The air in Austin is just starting to hint at the promise of summer. But in the Texas Capitol, a bleak, cold winter is coming.
Bills that once blossomed with hope are withering quickly as crucial deadlines approach for the 85th Legislature.
The fate of most will not be determined by an up or down vote on the chamber floor or by the governor’s veto pen, but as a result, either by accident or choice, of calendar rules — a tightening series of deadlines as the final month of a regular legislative session counts down.
The Texas legislative process is set up that way by design — bills are easy to kill and hard to pass. Of the 6,276 bills filed in 2015, just 1,323 reached the governor’s desk.
This session’s most controversial measures — Senate Bill 4, which would outlaw “sanctuary” jurisdictions in Texas, and Senate Bill 6, which would require transgender people to use bathrooms in publicly-owned buildings that match their “biological sex” — have so far moved through the process unscathed. But the more days that pass without progress, the more susceptible they’ll be to the maneuvers of opponents and the hard rules of the clock.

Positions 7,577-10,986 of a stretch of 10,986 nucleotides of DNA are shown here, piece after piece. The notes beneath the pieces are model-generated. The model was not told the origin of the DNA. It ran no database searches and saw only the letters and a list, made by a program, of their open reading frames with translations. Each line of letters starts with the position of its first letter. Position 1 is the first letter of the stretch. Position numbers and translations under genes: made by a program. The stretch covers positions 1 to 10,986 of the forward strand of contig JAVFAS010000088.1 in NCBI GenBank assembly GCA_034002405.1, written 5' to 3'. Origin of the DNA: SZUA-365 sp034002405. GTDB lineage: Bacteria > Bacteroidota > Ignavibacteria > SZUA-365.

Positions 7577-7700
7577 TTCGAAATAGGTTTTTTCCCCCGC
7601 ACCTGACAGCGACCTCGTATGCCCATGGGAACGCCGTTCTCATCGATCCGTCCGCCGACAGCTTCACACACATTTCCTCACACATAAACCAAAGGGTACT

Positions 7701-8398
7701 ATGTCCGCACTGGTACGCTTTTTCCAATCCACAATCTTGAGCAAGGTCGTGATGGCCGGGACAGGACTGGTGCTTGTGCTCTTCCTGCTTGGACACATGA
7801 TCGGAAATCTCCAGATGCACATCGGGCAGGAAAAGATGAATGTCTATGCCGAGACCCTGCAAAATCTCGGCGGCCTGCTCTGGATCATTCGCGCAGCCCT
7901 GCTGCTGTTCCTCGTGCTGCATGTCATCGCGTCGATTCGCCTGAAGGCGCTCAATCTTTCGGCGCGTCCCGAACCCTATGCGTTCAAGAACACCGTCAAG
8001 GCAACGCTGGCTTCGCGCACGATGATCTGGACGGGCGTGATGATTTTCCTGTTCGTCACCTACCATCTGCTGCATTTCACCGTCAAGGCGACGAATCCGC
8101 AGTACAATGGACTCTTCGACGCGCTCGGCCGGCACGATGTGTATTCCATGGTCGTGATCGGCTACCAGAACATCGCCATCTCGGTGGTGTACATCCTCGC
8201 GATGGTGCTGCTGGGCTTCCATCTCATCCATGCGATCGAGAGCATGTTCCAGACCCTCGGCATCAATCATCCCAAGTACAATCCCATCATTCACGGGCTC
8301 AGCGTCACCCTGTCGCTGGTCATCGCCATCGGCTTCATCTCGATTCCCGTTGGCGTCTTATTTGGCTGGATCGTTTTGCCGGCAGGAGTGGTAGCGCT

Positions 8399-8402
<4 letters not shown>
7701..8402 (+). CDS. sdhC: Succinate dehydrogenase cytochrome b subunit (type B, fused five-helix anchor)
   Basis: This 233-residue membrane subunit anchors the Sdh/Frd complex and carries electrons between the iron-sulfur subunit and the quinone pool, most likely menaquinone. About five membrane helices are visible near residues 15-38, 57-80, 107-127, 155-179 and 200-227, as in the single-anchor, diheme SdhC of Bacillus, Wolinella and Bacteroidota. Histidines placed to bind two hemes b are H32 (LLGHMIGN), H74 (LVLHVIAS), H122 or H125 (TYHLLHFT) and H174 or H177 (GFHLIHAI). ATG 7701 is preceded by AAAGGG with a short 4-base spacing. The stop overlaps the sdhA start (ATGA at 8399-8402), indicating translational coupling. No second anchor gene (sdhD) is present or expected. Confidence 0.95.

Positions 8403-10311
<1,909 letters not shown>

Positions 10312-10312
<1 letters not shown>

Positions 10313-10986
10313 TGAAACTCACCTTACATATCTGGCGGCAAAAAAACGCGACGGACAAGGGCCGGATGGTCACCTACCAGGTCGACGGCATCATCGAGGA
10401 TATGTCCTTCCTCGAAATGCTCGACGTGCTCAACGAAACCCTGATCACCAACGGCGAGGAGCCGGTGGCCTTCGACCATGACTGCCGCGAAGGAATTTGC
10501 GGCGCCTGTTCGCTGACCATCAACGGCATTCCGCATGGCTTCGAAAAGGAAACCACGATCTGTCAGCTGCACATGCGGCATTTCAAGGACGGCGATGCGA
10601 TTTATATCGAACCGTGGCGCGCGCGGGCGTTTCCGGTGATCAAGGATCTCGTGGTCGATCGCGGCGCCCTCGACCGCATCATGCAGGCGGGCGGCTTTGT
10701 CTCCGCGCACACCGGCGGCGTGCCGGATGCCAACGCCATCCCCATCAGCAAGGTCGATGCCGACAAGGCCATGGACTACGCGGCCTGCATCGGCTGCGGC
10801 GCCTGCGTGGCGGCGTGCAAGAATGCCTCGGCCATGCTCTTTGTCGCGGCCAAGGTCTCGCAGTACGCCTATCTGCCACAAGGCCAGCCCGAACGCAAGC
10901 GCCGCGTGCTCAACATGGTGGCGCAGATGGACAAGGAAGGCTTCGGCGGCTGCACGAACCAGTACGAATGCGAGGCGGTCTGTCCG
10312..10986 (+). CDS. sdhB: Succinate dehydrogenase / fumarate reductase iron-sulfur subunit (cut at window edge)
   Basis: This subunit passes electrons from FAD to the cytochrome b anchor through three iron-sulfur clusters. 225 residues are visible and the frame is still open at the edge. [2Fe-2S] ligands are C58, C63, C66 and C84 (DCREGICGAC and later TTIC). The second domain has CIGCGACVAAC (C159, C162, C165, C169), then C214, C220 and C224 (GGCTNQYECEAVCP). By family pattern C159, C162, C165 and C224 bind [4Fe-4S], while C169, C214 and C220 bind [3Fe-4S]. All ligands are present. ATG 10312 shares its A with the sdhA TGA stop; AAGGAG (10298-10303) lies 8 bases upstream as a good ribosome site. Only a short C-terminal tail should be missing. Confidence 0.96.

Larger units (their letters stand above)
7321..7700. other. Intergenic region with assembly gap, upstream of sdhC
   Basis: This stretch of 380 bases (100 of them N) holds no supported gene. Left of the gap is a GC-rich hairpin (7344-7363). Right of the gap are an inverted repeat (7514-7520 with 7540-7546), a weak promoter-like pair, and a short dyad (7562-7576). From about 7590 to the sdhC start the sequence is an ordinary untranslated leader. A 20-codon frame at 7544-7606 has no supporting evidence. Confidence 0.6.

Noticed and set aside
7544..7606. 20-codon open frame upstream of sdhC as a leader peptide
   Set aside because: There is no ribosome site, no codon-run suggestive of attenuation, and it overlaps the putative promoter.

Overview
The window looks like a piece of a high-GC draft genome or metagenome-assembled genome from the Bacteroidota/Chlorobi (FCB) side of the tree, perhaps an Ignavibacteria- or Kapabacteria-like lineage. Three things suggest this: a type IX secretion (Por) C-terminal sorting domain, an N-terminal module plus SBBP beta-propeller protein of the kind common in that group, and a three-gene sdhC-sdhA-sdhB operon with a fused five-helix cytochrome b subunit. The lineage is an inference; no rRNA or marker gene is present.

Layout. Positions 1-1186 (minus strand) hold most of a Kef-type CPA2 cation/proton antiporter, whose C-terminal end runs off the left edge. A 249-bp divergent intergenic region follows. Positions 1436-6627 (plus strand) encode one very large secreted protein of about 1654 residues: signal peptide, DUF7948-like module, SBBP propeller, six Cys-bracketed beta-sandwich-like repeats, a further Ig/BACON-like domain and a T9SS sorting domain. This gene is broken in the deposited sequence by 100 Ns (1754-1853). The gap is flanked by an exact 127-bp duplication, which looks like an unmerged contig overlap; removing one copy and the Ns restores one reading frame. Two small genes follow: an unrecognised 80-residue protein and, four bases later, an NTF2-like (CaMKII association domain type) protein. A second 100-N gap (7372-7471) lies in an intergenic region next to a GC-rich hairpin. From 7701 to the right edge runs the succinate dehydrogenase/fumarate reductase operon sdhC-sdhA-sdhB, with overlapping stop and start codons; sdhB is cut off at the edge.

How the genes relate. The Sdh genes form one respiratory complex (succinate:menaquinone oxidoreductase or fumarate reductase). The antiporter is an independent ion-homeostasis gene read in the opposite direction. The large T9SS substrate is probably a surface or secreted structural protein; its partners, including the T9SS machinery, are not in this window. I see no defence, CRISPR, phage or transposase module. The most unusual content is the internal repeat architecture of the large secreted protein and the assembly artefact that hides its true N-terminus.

As for the roughly 6,600 other bills that remain — only three have passed at this point — most will officially meet their end in the next 26 days.
The first major die-off of the session will happen Monday — the last day that House bills can make it out of that chamber’s committees. Then the scramble among lawmakers and lobbyists to pass — and kill— bills will reach its height.
Here is a brief guide to the legislative dark arts of bill-killing. Practice them at your peril.
Run out the clock
The Legislature’s most lethal killer is quiet and mundane. Call it death by a thousand delays. All of the most dramatic bill-killing tactics — the filibuster, “chubbing” and points of order — derive their power from the deadlines imposed by the calendar.